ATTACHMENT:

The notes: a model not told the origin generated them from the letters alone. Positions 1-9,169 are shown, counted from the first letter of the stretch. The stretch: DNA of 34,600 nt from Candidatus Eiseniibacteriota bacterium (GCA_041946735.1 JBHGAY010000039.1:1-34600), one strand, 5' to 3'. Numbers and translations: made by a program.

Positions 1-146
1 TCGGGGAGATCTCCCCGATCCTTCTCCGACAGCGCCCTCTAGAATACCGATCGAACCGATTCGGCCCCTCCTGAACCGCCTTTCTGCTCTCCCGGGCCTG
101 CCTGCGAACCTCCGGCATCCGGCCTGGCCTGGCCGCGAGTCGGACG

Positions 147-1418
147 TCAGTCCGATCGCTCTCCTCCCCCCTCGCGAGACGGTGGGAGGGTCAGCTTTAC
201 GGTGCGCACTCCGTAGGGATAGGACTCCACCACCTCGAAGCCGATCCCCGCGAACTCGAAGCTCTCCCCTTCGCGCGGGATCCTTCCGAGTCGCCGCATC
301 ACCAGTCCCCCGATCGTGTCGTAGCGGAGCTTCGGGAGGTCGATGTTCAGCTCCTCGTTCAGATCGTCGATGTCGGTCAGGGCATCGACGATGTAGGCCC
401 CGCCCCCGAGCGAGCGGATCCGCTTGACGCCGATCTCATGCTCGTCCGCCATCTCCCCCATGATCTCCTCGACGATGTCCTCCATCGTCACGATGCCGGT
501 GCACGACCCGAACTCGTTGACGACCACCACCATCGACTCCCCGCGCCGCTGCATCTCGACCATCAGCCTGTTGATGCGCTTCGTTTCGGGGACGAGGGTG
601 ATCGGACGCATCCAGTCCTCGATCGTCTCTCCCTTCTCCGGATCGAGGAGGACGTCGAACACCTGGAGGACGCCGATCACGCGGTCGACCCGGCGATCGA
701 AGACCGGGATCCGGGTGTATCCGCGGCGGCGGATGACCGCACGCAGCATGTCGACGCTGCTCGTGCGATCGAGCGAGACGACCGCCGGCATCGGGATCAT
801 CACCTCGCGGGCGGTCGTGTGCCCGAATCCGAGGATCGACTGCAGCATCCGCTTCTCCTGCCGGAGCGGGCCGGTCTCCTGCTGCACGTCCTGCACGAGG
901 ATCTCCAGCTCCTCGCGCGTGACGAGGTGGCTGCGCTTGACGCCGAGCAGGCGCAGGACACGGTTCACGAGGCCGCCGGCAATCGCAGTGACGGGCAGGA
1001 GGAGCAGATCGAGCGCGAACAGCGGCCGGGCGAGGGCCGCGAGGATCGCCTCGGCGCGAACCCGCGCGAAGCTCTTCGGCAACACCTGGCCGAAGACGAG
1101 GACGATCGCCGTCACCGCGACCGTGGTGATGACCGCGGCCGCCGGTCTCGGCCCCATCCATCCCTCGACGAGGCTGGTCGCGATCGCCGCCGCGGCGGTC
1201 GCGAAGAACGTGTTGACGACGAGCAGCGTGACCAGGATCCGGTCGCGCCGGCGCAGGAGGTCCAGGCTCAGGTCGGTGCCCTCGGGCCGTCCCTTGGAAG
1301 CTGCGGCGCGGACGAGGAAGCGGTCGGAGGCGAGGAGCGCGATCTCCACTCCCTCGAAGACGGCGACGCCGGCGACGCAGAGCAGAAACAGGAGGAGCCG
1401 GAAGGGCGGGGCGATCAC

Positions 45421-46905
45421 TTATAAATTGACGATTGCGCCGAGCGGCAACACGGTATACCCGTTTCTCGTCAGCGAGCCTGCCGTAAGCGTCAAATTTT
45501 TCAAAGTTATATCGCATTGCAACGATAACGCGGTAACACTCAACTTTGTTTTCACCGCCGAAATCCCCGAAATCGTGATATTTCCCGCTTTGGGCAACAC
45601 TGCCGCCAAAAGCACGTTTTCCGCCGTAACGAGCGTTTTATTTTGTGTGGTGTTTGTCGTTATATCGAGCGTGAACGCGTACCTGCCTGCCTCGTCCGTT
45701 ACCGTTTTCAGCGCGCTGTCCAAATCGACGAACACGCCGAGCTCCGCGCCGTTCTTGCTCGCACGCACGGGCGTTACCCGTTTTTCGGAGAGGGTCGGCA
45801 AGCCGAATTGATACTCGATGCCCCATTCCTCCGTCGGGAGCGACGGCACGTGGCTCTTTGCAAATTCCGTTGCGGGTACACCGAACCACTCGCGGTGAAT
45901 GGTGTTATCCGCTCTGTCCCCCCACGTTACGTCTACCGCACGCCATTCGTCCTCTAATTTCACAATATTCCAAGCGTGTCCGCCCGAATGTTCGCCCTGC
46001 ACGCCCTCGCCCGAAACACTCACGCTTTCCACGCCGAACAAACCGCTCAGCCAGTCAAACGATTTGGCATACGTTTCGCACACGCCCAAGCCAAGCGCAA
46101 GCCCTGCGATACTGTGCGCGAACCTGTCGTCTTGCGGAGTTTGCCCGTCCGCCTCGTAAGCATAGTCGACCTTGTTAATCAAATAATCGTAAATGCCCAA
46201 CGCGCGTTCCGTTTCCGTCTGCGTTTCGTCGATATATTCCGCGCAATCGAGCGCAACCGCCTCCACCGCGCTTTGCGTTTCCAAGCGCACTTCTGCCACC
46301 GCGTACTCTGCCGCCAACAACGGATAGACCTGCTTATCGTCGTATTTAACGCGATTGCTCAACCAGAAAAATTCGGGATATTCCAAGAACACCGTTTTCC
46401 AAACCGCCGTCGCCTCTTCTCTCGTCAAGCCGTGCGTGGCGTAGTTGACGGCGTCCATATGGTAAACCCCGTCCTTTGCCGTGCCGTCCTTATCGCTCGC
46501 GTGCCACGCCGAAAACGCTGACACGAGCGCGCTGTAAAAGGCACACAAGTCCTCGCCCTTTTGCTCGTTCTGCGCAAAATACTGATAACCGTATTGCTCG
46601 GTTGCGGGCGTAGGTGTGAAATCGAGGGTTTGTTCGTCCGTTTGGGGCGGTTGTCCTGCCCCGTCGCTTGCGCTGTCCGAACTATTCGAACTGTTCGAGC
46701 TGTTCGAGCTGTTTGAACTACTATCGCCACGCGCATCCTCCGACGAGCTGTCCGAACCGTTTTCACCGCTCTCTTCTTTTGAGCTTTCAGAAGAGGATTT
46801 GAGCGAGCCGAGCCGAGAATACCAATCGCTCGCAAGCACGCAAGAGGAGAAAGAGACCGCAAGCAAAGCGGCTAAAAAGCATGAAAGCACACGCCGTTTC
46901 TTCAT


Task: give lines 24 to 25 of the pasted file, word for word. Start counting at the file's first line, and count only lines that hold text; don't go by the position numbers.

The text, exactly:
45701 ACCGTTTTCAGCGCGCTGTCCAAATCGACGAACACGCCGAGCTCCGCGCCGTTCTTGCTCGCACGCACGGGCGTTACCCGTTTTTCGGAGAGGGTCGGCA
45801 AGCCGAATTGATACTCGATGCCCCATTCCTCCGTCGGGAGCGACGGCACGTGGCTCTTTGCAAATTCCGTTGCGGGTACACCGAACCACTCGCGGTGAAT